# How is Bidirectional-RNN different from vanilla RNN trained with both original & reverse copies of data?

I have several questions regarding Bi-RNN. The RNN here can be LSTM or GRU as well.

(1) What is the input of Bi-RNN when making inference? For RNN, if I want to predict a $$\hat{y}(t)$$ for the target $$y(t)$$, I need to input $$x(1), x(2)...x(t-1)$$ one by one recursively to get the state $$h(t-1)$$, then, together with $$x(t)$$, I can compute $$\hat{y}(t)$$. So the input needed for RNN is $$ \rightarrow y(t)$$ How about BI-RNN? Does the input require the sequence $$x(1)$$ to $$x(t)$$ for the RNN component with normal direction, and the sequence $$x(t+n)$$ to $$x(t)$$ for the RNN component with reverse direction?: $$, \rightarrow y(t)$$

(2) If I also make a reverse copy of the original sequence data, and append it with the original sequence data, and then use the new dataset (size doubled) as the input to train an vanilla RNN, how is it different with Bi-RNN trained with the original data only? Because the new doubled data seems to me also contains bidirectional context relations for each target value.

What I mean is if we are training to predict $$y(t)$$, the input data can be two separated series, just like two lines of input data: $$ \rightarrow y(t)$$ $$ \rightarrow y(t)$$ It seems to me this still make sense in terms of the "time travel cycle".

One difference I notice is Bi-RNN doesnot share the parameters across the two RNN components. But the vanilla RNN does. Also, it seems the RNN with the doubled data can be trained, but can not be used to predict with the full context (pre- & post- contexts)? Because the input is only one directional. We cannot input both the pre- and post- context at the same time to predict $$y(t)$$. Is that the reason why we do not use the vanilla RNN with the doubled data (both original data and reverse data) as training data?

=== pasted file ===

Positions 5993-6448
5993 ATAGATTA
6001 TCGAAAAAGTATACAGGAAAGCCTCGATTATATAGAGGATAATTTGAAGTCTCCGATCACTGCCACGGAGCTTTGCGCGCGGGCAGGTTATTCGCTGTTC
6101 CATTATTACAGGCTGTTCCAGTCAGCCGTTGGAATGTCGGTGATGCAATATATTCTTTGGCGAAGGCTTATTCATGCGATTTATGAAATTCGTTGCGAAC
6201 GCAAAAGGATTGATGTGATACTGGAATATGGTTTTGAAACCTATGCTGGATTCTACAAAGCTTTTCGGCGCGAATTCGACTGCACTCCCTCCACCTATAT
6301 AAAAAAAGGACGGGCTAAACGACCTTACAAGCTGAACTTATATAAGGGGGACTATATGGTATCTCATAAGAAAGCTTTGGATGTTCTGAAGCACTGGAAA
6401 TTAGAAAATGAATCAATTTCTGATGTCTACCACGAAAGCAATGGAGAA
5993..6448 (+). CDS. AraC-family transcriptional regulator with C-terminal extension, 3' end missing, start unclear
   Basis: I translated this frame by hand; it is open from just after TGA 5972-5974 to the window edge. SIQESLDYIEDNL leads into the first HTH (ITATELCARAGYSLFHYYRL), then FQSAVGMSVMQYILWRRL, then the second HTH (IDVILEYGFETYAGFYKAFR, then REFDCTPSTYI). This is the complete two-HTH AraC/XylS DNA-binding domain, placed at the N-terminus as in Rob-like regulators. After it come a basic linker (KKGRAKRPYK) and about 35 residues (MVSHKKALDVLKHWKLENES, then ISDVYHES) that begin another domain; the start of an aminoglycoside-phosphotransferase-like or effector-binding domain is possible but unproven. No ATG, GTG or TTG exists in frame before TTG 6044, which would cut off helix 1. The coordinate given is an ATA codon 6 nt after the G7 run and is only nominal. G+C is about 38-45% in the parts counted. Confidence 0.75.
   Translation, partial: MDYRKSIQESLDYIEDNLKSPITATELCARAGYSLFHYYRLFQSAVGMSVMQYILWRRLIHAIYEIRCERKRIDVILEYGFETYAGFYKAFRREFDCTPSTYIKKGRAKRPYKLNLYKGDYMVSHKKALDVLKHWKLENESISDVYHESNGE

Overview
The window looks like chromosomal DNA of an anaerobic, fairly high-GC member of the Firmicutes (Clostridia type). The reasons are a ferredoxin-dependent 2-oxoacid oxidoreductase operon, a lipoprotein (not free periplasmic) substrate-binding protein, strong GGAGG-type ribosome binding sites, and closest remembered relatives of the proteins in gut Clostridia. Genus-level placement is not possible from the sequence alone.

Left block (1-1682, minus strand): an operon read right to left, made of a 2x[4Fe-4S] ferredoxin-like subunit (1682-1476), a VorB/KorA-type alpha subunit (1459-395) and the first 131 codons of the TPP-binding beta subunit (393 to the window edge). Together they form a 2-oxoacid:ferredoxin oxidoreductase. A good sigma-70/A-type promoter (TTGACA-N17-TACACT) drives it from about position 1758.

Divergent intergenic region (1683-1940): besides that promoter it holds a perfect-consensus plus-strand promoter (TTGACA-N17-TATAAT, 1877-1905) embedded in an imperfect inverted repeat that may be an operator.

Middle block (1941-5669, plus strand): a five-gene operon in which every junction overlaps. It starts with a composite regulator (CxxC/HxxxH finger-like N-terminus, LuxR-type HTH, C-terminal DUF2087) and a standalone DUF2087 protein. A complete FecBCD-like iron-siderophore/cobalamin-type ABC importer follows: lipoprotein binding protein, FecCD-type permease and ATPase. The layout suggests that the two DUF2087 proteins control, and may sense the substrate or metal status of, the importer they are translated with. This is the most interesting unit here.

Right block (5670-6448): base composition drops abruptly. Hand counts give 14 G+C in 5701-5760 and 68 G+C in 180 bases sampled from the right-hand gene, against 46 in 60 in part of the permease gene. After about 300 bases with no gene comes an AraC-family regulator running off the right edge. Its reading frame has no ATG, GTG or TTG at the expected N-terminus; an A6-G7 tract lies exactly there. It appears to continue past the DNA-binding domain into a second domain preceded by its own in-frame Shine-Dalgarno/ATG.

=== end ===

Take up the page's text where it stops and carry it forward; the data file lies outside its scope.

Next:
With RNN going in left-to-right direction you model sequence

$$x(1), x(2), \dots, x(t-1), x(t)$$

with right-to-left RNN, it goes backwards in time

$$x(t), x(t-1), \dots, x(2), x(1)$$

In bi-directional RNN, we compute both and combine them.

What you are proposing is to model the sequence

$$x(1), x(2), \dots, x(t-1), x(t), x(t), x(t-1), \dots, x(2), x(1)$$

If you look closely, now the "second" $$x(t-1)$$ depends on $$x(t), x(t), x(t-1), \dots$$ and this doesn't make much sense, since you are introducing some kind of time travel cycle from the future to the past and dependence of $$x(t-1)$$ on itself.

• Hi Tim. Thanks for the reply. I think I didn't make it clear in my question. What I mean is the input data can be two series instead of one concatenated series: $$<x(1), x(2)...x(t-1), x(t)> \rightarrow y(t)$$ $$<x(t+n), ..., x(t+1), x(t)> \rightarrow y(t)$$ It seems to me this still make sense in terms of the "time travel cycle". – Tyler 十三将士归玉门 Mar 25 at 5:15
• @Tyler十三将士归玉门 So you are using different series for forward and backward steps..? If yes, this is not bidirectional... – Tim Mar 25 at 6:01